Ribonucleotide reductase messenger RNA expression and survival in gemcitabine/cisplatin-treated advanced non-small cell lung cancer patients.
Rosell R., Danenberg KD., Alberola V., Bepler G., Sanchez JJ., Camps C., Provencio M., Isla D., Taron M., Diz P., Artal A., Spanish Lung Cancer Group None.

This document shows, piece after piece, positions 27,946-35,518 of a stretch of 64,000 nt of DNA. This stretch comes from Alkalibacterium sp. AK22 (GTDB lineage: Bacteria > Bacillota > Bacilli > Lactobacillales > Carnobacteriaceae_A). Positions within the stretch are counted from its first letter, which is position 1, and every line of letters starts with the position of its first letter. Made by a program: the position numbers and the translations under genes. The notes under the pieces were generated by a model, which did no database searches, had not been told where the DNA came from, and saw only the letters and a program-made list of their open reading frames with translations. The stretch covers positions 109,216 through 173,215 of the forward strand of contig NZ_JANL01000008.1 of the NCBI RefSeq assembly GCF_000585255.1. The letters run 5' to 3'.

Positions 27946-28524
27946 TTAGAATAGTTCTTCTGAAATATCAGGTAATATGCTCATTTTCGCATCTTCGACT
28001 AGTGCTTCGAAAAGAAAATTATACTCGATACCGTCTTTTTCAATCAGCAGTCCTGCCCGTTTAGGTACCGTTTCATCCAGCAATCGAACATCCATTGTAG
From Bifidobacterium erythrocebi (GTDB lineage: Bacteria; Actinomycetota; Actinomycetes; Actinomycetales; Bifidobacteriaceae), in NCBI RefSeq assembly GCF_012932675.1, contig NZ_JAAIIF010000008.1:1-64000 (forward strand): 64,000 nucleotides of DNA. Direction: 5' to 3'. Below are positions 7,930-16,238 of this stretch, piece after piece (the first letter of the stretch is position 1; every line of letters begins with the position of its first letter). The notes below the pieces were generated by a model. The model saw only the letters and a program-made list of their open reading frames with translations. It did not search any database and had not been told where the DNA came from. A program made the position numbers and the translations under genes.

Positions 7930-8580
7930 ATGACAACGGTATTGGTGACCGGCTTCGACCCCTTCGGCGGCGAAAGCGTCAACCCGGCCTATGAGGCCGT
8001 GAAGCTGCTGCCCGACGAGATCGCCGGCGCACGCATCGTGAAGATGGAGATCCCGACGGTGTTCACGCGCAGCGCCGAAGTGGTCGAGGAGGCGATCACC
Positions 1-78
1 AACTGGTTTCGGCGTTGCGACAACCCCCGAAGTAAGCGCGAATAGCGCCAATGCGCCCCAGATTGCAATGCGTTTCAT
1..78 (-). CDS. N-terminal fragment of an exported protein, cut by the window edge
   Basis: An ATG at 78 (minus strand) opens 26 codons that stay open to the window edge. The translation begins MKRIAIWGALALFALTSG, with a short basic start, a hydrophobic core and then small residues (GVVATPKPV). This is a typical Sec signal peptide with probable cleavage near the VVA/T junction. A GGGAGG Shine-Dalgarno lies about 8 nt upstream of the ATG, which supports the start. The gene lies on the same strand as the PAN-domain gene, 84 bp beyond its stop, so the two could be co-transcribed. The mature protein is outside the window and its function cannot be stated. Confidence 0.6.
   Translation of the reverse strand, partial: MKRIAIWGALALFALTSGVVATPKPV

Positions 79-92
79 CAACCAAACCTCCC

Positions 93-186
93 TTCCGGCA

PurposeNo chemotherapy regimen, including the widely used combination of gemcitabine/cisplatin, confers significantly improved survival over any other in metastatic non-small cell lung cancer (NSCLC); however, the selection of patients according to key genetic characteristics can help to tailor chemotherapy. Ribonucleotide reductase subunit M1 (RRM1) is involved in DNA synthesis and repair and in gemcitabine metabolism, and the excision repair cross-complementing group 1 (ERCC1) gene has been related to cisplatin activity.Experimental designPatients were part of a large randomized trial carried out from September 1998 to July 2000, comparing gemcitabine/cisplatin versus gemcitabine/cisplatin/vinorelbine versus gemcitabine/vinorelbine followed by vinorelbine/ifosfamide. We analyzed RRM1 and ERCC1 mRNA expression in paraffin-embedded samples obtained from bronchoscopy by real-time quantitative reverse transcription-PCR. Results were correlated with survival using the Kaplan-Meier method.ResultsA total of 100 patients were assessed. There was a strong correlation between RRM1 and ERCC1 mRNA expression levels (Spearman r = 0.410; P < 0.001). In the gemcitabine/cisplatin arm, patients with low RRM1 mRNA expression levels had significantly longer median survival than those with high levels [13.7 versus 3.6 months; 95% confidence interval (CI), 9.6-17.8 months; P = 0.009]. Median survival was also significantly longer among patients with low mRNA expression levels of both RRM1 and ERCC1 (not reached), than among those with high levels of both genes (6.8 months; 95% CI, 2.6-11.1 months; P = 0.016).ConclusionsRRM1 mRNA expression is a crucial predictive marker of survival in gemcitabine/cisplatin-treated patients. Genetic testing of RRM1 mRNA expression levels can and should be used to personalize chemotherapy.